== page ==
How powerful the Vice President of India is

Hardly any other big city reports as many corona cases as Delhi. On the way from the morgue to the crematorium

Coronavirus numbers are falling in India, but are skyrocketing in the capital Delhi. The virus hits a city that is hard to breathe anyway.

A man pushes the third and final stretcher out of the morgue. Like the others before, he leaves her standing in front of a shed, a kind of gatekeeper's house. The family is waiting there. She takes one last look at the person, who immediately disappears under a white plastic sheet. She signs a piece of paper. Now the body belongs to Jitender Singh Shunty. It stands a little apart. "We got four this morning," he says.

Shunty, 58, is a man with a bright yellow turban whose right hand seems to have grown together with his radio. It's noon in East Delhi and Shunty is spraying disinfectant on the white body bag.

Hardly any other big city is currently reporting as many new corona cases as Delhi - a precise comparison is difficult because there is no ranking. In the past week, an average of 6,000 people were infected in Delhi every day, according to official figures; around 30 million people live in the Indian capital. In India, the number of coronavirus cases has actually decreased in the past few weeks. But the capital has been reporting highs since the beginning of the month.

Untouchable dead

Together with his son Jyot Jeet, 27, Shunty runs the charitable organization «Saheed Bhagat Sing Seva Da». This operates an ambulance service, distributes food to the hungry and provides disaster relief. And it takes care of the corpses of the poorest: They cremate the dead who have no relatives and those whose relatives cannot afford a burial. They have been doing this for 23 years. Then came the Covid-19 pandemic and the organization has to burn so many dead that it has become a permanent fixture in one of the state crematoriums.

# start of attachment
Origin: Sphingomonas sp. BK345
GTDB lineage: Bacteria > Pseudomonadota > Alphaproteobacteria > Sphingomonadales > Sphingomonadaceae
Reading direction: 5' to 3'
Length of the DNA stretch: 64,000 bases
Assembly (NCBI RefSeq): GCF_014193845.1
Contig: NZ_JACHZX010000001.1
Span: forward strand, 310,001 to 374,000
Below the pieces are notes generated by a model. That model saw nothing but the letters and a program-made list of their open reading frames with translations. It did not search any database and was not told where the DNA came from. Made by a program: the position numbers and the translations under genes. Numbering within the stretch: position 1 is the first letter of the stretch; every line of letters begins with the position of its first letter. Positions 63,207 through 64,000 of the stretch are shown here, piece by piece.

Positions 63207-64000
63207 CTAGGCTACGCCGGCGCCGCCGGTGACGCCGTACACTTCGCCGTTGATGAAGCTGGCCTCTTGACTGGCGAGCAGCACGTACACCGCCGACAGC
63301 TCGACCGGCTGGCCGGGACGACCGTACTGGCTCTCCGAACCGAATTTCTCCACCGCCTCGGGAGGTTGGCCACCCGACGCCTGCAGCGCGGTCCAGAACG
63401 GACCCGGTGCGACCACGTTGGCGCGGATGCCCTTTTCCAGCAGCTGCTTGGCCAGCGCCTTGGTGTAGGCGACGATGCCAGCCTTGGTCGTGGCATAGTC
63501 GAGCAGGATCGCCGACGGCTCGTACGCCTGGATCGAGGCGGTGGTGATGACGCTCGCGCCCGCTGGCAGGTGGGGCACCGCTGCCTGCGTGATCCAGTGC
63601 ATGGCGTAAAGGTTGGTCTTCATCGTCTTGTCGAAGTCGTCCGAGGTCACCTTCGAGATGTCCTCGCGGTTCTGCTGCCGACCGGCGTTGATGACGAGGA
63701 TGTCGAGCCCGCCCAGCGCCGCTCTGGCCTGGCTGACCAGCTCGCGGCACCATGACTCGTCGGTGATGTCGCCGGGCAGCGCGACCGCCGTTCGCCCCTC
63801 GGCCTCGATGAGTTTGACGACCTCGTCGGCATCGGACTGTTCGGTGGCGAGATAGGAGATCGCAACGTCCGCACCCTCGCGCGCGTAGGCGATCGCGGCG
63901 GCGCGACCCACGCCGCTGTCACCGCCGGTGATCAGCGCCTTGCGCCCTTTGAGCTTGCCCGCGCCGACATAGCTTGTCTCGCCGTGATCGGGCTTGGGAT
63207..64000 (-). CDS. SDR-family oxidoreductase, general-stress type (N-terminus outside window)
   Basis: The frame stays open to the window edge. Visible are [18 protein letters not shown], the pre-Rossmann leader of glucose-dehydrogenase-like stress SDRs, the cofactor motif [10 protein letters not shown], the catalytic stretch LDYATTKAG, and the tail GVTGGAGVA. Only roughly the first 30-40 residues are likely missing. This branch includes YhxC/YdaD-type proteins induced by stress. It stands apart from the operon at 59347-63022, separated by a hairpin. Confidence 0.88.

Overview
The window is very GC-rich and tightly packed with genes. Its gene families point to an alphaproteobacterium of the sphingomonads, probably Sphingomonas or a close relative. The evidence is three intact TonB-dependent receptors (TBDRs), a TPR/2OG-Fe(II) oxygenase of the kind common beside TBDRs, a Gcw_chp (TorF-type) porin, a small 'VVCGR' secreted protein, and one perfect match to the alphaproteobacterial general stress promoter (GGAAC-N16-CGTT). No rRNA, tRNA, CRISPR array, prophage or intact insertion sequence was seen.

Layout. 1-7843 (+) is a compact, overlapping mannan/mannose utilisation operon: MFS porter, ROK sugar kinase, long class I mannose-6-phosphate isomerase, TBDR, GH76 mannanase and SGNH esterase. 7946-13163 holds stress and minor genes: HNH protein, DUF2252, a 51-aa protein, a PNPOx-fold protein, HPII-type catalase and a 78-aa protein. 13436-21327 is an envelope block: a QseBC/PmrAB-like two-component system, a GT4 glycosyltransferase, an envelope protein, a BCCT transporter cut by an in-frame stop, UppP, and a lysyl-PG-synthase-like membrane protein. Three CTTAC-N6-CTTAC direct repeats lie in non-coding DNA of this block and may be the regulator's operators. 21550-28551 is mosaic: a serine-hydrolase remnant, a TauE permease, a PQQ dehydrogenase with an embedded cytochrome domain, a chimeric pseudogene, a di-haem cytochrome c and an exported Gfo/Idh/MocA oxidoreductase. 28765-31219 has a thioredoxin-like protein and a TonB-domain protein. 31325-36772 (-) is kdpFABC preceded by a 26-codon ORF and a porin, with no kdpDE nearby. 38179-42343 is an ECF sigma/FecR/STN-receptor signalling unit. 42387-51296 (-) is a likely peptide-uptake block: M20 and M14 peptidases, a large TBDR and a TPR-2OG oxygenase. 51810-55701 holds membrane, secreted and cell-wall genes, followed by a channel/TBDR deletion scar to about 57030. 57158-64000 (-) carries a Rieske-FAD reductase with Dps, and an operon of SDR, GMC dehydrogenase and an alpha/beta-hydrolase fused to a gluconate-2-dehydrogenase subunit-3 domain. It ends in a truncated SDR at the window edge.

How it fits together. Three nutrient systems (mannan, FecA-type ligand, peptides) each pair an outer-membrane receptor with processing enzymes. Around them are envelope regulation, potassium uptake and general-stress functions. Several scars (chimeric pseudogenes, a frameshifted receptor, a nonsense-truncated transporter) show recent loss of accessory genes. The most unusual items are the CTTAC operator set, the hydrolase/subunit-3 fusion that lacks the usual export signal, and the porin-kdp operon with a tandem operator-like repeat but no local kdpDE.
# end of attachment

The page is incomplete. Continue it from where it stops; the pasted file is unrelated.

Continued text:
The families of Covid-19 victims turn to Shunty because they are not allowed to or do not want to carry out the burn themselves. Most of the time, they are in quarantine or are afraid of contracting the virus if they die. "I have seen sons who do not want to cremate their fathers, these dead are considered untouchable," says Jyot Jeet, the son wears the same bright yellow turban as his father. The organization has burned 512 bodies since the beginning of the pandemic, according to the state on Friday. The death rates in India are relatively low, around 100 people officially died of Covid-19 in Delhi last week. Jyot Jeet believes that there are actually four times as many, "this is the world capital of the dead".

Delhi doesn't feel like a city of the dead. The markets are busy, the train station is crowded and the parks are full of families. On Sunday they have a picnic or celebrate a child's birthday.

"In the past few weeks, the feeling has spread that the pandemic is over," says Arvind Kumar, chief physician and pulmonary surgeon at Delhi's Sir Ganga Ram Hospital. "All the people who don't follow the rules are one reason for the increase," says Kumar, "the other is air pollution." Delhi is again struggling with poor air quality this year: In November, the air quality index easily reached the highest warning level, "dangerous". After a few good days, the next wave of smog is expected in December, due to the heating in the city, the many fires and the farmers in the surrounding area who are burning down their fields.

A week ago India celebrated Diwali, the festival of lights. The celebrations took place the days before, and large families came together on Diwali. Delhi has banned the traditional use of fireworks so as not to worsen air quality. On Diwali there was a spark and a crash from the roofs of Delhi's houses.